3 Temporomandibular Joint (TMJ) Therapy The TMJ (Temporomandibular Joint) is the joint that connects the lower jaw to the skull in front of the ear. Problems with this joint can cause head and neck pain, facial or ear pain. Since the TMJ guides jaw movement, it can also affect the opening and closing of a person s jaw when eating and talking. Temporomandibular Joint (TMJ) Disorder affects 50 to 75 percent of the general population, normally due to soft tissue damage to the jaw muscles and internal dislocation of the joint itself. While the causes of TMJ disorder are poorly understood, it has been associated with poor oral habits and stress. Patients who benefit from physical therapy for TMJ disorder may have: Bad posture Misaligned jaws Suffered a fracture or underwent surgery involving their face or head Lockjaw May clench their jaws at night Some symptoms of TMJ include difficulty opening and/or closing the mouth; clenching or grinding teeth at night; mouth or jaw pain when eating or talking; jaw pop when opening or closing the mouth. Patients will need a prescription from their primary care physician, a dentist, an oral surgeon, or any other physician who provides care for the head and neck area. (For patients with Medicare coverage, prescriptions may be written only by a primary care physician or orthopedist.) After scheduling an appointment for an initial evaluation, the patient will spend 60 minutes with our skilled therapist. A complete assessment of the patient s head and neck will take place. The therapist will conduct a series of tests for postural assessment and range of motion and strength. At this evaluation, the therapist will discuss the patient s past medical history and symptoms. After the evaluation is completed, the following treatment sessions will range from 45 to 60 minutes with the therapist and will address the limitations found during the evaluation. sessions can include: manual techniques, exercises, electric stimulation or ultrasound, and patient education. For more information about TMJ therapy, call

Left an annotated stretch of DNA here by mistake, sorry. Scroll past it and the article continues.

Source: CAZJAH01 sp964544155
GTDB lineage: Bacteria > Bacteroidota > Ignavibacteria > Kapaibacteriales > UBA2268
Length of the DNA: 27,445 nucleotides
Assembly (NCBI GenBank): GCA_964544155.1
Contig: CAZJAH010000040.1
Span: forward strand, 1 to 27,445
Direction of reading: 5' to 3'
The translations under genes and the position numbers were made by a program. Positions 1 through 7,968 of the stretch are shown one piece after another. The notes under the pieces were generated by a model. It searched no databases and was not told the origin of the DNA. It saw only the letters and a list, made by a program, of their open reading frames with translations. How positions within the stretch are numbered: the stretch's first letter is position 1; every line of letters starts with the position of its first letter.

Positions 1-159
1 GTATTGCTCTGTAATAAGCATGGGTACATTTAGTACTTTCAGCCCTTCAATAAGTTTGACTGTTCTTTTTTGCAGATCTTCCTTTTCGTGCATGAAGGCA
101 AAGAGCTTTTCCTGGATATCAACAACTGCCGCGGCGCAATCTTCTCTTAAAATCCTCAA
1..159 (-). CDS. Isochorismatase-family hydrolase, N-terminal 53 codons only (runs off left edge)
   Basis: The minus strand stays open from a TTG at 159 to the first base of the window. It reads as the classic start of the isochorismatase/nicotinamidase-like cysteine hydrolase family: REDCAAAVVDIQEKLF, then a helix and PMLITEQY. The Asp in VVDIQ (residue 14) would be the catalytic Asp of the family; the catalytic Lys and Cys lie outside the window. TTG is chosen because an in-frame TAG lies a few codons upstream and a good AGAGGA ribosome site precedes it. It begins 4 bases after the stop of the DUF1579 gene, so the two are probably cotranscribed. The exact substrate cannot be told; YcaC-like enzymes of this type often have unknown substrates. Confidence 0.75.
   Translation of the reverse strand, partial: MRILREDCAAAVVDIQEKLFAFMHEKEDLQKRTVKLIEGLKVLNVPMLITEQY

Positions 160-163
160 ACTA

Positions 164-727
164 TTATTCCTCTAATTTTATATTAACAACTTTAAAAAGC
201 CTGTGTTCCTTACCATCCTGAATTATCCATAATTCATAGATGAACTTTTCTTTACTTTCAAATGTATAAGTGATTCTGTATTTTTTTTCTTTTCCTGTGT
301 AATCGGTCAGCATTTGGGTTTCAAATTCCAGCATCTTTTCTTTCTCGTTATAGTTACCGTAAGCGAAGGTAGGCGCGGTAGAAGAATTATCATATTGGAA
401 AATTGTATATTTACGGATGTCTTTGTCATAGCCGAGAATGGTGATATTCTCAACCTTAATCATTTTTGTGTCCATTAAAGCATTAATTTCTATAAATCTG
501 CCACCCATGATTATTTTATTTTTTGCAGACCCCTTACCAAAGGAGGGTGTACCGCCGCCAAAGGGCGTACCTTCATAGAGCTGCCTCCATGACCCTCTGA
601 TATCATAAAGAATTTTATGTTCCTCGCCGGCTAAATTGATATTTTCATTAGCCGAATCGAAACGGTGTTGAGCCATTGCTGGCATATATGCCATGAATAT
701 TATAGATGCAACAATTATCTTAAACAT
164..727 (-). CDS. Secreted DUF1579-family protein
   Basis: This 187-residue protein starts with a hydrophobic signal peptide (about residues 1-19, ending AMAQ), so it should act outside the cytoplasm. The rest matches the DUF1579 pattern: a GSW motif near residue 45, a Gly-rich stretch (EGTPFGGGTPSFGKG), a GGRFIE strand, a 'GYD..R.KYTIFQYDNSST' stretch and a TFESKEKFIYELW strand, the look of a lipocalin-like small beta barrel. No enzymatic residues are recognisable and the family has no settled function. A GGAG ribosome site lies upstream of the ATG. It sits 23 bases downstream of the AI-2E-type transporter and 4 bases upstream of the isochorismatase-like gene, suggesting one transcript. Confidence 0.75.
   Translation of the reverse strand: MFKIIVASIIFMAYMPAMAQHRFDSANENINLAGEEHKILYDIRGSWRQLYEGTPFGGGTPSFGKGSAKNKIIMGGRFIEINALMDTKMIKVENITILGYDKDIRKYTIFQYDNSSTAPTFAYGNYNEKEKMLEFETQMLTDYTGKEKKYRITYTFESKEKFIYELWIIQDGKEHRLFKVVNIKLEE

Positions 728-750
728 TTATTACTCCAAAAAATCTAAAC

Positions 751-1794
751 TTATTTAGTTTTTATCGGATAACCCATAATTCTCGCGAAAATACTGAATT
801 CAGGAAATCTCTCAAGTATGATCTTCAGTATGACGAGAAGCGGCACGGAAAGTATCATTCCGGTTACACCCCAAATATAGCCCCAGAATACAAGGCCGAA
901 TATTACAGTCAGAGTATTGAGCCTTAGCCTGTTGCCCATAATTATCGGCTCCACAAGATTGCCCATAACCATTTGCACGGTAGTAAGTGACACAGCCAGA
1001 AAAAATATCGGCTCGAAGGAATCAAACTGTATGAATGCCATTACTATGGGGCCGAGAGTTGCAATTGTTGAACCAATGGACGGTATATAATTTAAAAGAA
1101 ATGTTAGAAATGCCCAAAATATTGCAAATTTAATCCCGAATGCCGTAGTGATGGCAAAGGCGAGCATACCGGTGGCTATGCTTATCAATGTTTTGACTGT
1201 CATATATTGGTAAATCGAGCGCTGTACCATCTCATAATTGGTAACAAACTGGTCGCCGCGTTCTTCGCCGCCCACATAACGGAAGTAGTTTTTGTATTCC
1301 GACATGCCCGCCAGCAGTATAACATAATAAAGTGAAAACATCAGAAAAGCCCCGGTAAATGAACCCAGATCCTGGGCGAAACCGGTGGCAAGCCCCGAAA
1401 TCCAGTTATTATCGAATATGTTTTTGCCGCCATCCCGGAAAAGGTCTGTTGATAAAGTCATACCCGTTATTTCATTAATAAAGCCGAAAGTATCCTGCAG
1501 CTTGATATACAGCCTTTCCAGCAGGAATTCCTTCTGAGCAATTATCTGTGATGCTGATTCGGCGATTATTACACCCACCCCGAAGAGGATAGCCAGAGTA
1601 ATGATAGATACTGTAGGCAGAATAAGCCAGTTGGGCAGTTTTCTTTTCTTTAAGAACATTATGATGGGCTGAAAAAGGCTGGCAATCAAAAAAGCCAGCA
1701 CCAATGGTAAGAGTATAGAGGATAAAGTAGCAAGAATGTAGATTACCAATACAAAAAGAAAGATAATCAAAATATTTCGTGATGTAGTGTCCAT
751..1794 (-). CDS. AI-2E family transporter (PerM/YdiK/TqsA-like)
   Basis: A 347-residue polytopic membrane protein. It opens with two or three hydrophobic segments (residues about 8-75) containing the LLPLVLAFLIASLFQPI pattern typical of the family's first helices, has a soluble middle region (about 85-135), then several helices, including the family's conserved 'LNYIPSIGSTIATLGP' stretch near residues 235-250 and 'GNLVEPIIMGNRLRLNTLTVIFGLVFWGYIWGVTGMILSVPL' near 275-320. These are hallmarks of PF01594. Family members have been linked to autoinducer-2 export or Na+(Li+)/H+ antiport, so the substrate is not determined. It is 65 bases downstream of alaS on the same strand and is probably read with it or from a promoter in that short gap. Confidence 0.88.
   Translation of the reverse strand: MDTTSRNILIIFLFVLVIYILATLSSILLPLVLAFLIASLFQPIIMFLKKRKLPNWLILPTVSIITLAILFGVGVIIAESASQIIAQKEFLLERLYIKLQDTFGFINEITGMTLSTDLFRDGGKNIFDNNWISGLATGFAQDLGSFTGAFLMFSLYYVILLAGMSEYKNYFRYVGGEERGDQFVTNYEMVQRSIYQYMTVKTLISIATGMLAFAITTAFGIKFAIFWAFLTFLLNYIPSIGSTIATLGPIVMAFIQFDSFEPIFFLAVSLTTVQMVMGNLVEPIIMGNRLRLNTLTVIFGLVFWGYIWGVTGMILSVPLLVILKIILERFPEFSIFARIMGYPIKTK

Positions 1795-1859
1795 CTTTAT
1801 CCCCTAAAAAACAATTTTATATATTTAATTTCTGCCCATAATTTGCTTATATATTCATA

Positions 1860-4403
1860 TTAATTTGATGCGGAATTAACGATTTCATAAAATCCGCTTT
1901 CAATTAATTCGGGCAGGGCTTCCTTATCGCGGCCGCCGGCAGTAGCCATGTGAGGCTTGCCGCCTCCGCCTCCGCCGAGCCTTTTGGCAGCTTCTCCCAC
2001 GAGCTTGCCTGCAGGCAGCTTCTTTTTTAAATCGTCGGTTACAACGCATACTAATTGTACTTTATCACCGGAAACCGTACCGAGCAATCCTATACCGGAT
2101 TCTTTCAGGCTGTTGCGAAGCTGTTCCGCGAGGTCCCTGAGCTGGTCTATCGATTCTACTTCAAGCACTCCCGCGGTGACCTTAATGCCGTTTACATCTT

4 LSVT Parkinson s LSVT LOUD/BIG is a program designed to improve voice and movement in patients with Parkinson s disease and related disorders working with LSVT BIG/LOUD-certified therapists. LSVT LOUD Parkinson s disease can cause diminished feedback of volume and clarity causing soft voice, mumbled speech, monotone speech and hoarse voice. LOUD is the first speech treatment with Level 1 evidence and efficacy for treating voice and speech disorders with Parkinson s disease. It is administered on an intensive schedule of 16 individual, 60-minute sessions in one month s time. Research demonstrated that for 12 to 24 months post-treatment 90% of patients maintained: Vocal loudness Speech intelligibility Swallowing Facial expression LSVT BIG BIG is a research-based exercise approach developed from the principles of LOUD. BIG is administered on an intensive schedule of 16 individual, 60-minute sessions in one month s time. It is an intensive occupational therapy program for people with Parkinson s disease. s target the production of larger amplitude whole body functional movements while retraining one s sensory feedback to learn how normal movement should feel. BIG promotes strength, motor learning, and enhances proprioceptive feedback to produce: Faster walking with bigger steps Better balance Increased trunk rotation Improved dexterity For more information about LSVT Parkinson s visit To Begin A patient needs a prescription from a physician for LOUD: LSVT Speech Therapy for voice disturbance 4 times a week BIG: LSVT Occupational Therapy for balance/adl dysfunction for 4 times a week For more information or to schedule an appointment, call